Racism in The Adventures of Huckleberry Finn

Instructor: James Thompson

James has served as a teaching assistant in humanities and has master's degrees in humanities and interdisciplinary studies.

In this lesson, we will explore the theme of racism in Mark Twain's classic novel ''The Adventures of Huckleberry Finn'' through discussion, analysis, and summary.

Huck's Struggle against Racism

Life is full of dilemmas, and doing the right thing is rarely easy. In the novel The Adventures of Huckleberry Finn, Mark Twain examines racism in the antebellum South and describes the protagonist Huck's struggle against it.

Mark Twain

Main Characters

Huckleberry Finn is a homeless boy who lives in the fictional town of St. Petersburg, Missouri, on the Mississippi River. His mother is dead, and his father, whom he calls Pap, has abandoned him. Huck becomes wealthy when he finds treasure in a cave. He is adopted by a rich woman, the Widow Douglas, but his father returns to town and kidnaps him. Huck escapes from his father and decides to flee the area.

Jim is a slave owned by the Widow Douglas's sister, Miss Watson. Jim learns that she is considering selling him down the river to New Orleans, where he will most likely be worked to death by cruel plantation owners. He escapes from St. Petersburg as Huck is making his own escape, and the two of them team up.

Unsympathetic Racist Characters: Miss Watson and Pap

Miss Watson

As a member of the wealthy, aristocratic class in St. Petersburg, Miss Watson takes pride in her Christian values. However, she is also a slave-owner. Not only does she keep the long-suffering Jim in slavery, she considers selling him down the river to New Orleans. Slaves are often literally worked to death in the harsh environment of the Deep South's cotton plantations, so being sold down the river would be a virtual death sentence for Jim. Clearly, Miss Watson fails to live up to Christian ideals of kindness and mercy.


The novel is set in a time and place in which racism is widely accepted, and many of the even more sympathetic characters make racist remarks at one time or another. However, it is notable that the most virulently racist character in the novel is Pap, Huck's father, who is also the novel's greatest villain. Pap has beaten and neglected Huck throughout Huck's life, and Pap returns to Huck after abandoning him only because Huck has become wealthy.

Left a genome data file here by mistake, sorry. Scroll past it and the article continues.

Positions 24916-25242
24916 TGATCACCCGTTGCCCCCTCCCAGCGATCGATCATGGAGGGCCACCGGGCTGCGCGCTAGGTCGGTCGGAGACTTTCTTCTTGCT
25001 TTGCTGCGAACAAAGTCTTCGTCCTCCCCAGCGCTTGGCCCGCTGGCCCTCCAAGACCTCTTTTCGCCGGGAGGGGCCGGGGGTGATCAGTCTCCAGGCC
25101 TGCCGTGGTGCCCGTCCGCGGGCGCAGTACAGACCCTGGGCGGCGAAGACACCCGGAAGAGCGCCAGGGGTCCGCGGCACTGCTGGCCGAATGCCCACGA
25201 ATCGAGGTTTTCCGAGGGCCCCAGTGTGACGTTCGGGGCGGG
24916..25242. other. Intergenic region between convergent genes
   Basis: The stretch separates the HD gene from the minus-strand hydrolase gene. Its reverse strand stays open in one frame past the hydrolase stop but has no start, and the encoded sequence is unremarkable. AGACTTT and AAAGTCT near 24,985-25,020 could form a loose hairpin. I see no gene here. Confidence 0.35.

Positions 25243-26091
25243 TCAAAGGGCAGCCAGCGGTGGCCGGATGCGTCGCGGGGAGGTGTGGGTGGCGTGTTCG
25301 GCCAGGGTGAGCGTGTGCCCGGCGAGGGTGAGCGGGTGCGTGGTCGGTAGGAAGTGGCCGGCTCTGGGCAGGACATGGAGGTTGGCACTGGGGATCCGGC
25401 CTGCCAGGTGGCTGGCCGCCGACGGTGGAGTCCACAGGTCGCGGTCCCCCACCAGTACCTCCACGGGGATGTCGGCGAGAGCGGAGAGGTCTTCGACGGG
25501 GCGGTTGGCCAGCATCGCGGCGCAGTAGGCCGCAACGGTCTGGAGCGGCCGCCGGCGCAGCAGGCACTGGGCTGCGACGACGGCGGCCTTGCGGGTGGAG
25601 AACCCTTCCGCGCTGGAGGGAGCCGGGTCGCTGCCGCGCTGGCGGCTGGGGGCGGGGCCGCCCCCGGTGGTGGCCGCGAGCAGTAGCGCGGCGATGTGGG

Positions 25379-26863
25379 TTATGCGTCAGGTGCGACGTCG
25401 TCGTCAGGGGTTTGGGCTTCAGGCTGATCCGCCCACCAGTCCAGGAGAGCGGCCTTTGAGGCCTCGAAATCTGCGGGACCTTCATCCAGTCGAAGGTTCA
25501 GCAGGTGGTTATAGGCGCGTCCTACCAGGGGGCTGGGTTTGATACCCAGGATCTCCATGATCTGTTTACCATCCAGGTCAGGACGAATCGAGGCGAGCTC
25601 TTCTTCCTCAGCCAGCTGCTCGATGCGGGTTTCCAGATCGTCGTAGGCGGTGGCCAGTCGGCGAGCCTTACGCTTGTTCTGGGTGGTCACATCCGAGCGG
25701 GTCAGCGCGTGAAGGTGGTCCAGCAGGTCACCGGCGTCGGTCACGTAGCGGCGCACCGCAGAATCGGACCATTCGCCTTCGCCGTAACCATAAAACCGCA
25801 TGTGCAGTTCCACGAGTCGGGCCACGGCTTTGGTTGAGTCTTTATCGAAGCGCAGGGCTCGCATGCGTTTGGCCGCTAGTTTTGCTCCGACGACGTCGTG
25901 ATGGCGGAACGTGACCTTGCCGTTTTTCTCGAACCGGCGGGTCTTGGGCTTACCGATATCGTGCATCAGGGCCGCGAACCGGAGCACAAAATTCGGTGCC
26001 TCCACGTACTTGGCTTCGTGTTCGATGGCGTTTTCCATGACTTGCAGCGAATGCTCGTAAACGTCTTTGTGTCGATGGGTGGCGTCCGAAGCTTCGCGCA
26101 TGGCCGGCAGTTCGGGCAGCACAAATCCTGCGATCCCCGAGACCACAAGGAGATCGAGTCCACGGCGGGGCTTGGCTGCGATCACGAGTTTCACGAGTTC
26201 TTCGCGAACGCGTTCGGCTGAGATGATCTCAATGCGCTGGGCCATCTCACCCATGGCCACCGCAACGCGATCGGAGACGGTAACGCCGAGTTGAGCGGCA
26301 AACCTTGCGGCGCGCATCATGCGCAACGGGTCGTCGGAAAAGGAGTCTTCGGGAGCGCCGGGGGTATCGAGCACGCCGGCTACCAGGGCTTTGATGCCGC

While holding Huck captive in a cabin outside town, Pap goes on a long, bitterly racist diatribe in which he complains that some states in the North even allow African-Americans to vote. He describes seeing a free African-American man in St. Petersburg who wore far finer clothing than Pap. Pap was particularly outraged to learn that the man was a college professor who could read and write, unlike Pap, who is illiterate.

Partially Sympathetic Characters: Mrs. Judith Loftus and Huck

Mrs. Judith Loftus

Mrs. Loftus is a white woman whom Huck meets when he returns to St. Petersburg disguised as a girl. She is a kindly person who remains magnanimous toward Huck even after seeing through his disguise and confronting him about it. She assumes that Huck must have a good reason for concealing his identity. Mrs. Loftus wishes to see the best in people; her benevolence far exceeds the conventions of hospitality that would be expected of a person in her position.

Nevertheless, Mrs. Loftus is uncompromising in her zeal to capture Jim and claim the three hundred dollar reward offered for his return to his owner. She has observed smoke from a campfire on the island where Jim and Huck are living, and she intends to send her husband to the island to try to capture him. She is so engrossed in thinking about the reward money that she willfully ignores the suffering Jim would experience were he to be recaptured. She lives in a slave-owning culture, so she knows that if Jim were to be recaptured, he would be flogged and probably sold down the river. None of these certainties matter to Mrs. Loftus; she sees Jim only as a source of money. The racism of the culture in which she lives has blinded her to Jim's humanity.

Huckleberry Finn

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